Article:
Statin Use and Massage Therapy

Common Side Effects of a Common Drug

By Ruth Werner
[Pathology Perspectives]

About 25 million Americans currently use a statin drug to manage their risk of cardiovascular disease related to unhealthy levels of cholesterol. If the recommendations of the American Heart Association and the American College of Cardiology regarding statins are followed, that number will soon increase to about 56 million adults.  

Statin Use—and a Question
Statins are drugs that alter the cholesterol levels in our blood, with the goal of reducing the risk of a major cardiovascular event—that is, a heart attack or a stroke. In this column, we will look at how statins are used, and we will hone in specifically on a common side effect of statins: muscle, tendon, and joint pain. This phenomenon is so common that it has a name: statin-associated musculoskeletal symptoms, or SAMS.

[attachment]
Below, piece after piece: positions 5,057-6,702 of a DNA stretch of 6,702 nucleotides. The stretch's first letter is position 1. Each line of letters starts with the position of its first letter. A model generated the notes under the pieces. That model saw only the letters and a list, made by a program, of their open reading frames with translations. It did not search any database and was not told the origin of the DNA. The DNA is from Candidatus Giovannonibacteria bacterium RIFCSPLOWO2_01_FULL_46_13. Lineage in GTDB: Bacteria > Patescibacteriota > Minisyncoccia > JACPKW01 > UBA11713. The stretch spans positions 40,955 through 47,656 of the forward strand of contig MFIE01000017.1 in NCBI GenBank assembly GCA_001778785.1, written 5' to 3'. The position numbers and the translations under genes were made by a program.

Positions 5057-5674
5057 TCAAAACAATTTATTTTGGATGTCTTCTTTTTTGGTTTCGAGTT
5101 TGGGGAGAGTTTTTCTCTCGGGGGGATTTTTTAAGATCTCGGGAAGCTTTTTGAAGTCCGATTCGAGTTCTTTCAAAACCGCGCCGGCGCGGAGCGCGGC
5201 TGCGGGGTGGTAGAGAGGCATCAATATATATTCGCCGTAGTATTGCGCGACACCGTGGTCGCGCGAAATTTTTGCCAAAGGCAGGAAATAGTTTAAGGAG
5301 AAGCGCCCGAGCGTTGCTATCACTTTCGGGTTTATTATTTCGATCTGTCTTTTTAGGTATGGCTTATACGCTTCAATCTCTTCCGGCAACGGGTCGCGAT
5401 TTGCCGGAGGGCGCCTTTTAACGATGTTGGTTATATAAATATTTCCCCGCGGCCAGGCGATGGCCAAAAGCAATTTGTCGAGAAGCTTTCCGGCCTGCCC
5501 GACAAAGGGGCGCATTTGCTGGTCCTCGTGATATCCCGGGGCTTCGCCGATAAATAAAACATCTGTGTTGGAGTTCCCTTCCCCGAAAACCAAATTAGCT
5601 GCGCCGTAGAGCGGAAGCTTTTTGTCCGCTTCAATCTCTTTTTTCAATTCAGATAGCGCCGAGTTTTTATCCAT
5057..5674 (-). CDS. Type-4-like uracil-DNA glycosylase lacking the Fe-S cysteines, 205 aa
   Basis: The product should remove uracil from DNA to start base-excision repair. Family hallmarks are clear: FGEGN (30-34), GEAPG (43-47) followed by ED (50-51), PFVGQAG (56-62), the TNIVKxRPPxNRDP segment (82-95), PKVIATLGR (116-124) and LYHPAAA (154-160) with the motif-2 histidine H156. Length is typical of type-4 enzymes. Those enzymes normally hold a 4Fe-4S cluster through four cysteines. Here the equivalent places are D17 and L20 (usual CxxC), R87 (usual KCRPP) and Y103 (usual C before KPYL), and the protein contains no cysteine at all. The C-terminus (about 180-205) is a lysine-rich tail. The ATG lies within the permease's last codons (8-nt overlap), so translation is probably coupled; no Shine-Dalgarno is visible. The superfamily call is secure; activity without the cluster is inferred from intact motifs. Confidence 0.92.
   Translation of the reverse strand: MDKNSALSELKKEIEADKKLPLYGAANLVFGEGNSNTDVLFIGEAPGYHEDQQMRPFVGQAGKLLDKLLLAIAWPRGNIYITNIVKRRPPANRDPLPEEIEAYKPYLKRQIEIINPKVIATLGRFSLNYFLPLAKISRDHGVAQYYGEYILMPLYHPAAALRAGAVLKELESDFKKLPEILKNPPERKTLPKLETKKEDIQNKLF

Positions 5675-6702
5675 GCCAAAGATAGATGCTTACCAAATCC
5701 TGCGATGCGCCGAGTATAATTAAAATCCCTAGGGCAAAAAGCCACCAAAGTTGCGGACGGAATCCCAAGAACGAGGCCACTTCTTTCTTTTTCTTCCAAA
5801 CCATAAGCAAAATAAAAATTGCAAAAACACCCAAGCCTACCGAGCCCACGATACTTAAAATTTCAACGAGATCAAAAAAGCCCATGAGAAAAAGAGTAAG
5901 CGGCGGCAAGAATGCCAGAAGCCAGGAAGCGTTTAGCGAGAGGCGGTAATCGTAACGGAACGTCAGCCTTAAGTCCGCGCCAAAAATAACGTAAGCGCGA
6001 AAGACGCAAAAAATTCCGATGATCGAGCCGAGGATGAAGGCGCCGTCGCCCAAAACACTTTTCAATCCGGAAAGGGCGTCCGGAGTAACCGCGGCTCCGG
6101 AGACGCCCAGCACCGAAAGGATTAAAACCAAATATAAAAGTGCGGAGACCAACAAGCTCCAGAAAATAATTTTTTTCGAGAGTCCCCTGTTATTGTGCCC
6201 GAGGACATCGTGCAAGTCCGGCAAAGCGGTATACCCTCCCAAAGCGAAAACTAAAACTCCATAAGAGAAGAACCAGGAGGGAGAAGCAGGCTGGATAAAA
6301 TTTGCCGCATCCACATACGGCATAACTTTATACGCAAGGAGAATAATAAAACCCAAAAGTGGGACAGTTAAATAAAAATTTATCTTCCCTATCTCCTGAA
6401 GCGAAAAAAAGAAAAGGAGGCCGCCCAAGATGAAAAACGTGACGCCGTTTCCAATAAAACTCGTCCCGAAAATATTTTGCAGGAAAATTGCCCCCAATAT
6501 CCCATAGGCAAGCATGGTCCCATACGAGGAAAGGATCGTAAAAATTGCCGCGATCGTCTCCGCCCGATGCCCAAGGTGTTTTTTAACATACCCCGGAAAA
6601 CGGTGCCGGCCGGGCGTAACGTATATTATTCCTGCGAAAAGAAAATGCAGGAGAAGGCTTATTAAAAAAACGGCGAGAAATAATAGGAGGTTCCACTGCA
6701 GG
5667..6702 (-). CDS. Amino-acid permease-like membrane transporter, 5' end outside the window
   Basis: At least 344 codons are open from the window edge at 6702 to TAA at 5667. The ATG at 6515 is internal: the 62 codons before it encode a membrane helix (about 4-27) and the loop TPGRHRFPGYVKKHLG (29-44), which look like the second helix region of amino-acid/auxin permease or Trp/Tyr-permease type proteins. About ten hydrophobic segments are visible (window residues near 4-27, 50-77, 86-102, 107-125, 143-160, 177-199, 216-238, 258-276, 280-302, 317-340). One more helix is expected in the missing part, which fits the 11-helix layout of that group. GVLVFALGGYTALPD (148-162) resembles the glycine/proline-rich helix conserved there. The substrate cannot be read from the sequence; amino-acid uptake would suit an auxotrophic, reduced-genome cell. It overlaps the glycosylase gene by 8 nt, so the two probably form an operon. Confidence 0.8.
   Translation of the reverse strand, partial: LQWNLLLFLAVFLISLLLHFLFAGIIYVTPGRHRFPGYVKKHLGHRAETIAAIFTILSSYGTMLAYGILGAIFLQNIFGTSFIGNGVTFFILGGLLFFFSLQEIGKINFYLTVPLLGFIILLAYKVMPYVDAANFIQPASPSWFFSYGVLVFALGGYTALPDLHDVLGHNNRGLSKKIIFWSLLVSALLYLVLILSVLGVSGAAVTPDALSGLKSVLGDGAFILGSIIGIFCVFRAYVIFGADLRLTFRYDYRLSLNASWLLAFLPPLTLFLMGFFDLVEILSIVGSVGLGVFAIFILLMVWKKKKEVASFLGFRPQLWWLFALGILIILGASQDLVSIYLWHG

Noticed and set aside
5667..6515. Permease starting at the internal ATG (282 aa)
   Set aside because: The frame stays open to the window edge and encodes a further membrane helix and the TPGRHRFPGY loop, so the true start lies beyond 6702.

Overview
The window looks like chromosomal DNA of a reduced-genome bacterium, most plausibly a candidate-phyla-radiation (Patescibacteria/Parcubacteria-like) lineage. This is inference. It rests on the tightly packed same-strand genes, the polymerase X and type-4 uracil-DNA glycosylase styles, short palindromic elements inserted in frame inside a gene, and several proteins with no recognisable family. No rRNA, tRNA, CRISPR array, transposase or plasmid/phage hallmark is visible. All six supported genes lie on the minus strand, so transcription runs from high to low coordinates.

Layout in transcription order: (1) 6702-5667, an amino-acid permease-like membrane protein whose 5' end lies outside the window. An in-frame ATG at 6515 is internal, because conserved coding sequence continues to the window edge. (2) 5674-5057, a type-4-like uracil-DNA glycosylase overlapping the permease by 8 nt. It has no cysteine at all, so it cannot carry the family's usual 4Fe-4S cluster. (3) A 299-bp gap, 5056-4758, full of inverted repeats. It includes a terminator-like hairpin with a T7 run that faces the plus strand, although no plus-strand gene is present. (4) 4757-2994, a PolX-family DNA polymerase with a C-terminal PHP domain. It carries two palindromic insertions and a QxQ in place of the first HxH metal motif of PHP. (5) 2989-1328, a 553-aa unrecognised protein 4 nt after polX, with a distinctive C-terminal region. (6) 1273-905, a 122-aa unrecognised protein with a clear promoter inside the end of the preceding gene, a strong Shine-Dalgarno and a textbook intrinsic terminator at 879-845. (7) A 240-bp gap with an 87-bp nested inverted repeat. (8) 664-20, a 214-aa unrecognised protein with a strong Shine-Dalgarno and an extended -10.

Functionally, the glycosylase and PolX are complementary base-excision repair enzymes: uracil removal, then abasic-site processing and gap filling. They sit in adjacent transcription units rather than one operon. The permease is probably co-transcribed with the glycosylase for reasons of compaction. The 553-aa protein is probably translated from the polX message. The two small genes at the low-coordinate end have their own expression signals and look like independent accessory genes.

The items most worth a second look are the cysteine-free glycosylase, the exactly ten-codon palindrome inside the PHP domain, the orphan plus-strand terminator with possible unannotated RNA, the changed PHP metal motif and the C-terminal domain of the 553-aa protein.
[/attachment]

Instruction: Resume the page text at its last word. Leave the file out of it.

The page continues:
This topic came to me, as many do, by way of an interesting thread on Facebook, in which a massage therapist was wondering whether massage therapy was appropriate for a client with SAMS. Someone said, “Ask Ruth,” which they did. I was stumped. I had no idea whether it was safe and appropriate for a person with SAMS to receive massage therapy—which brings us to this point.
Before we proceed, I would like to take a moment to thank the people who brought my attention to this complicated question and those who shared with me their stories of working with clients who live with this condition.  

Who Uses Statins?
The incidence of heart disease is high in this country. Heart attacks are our leading cause of death, and stroke is not far behind; combined, these cardiovascular events kill some 775,000 people each year.
Diet and exercise habits (or lack of them) are major contributors to the risk of cardiovascular disease, and correcting these factors can improve a person’s outlook a great deal. But for some people, diet and exercise are not sufficient, and they may benefit from pharmacological interventions to decrease their heart disease risk.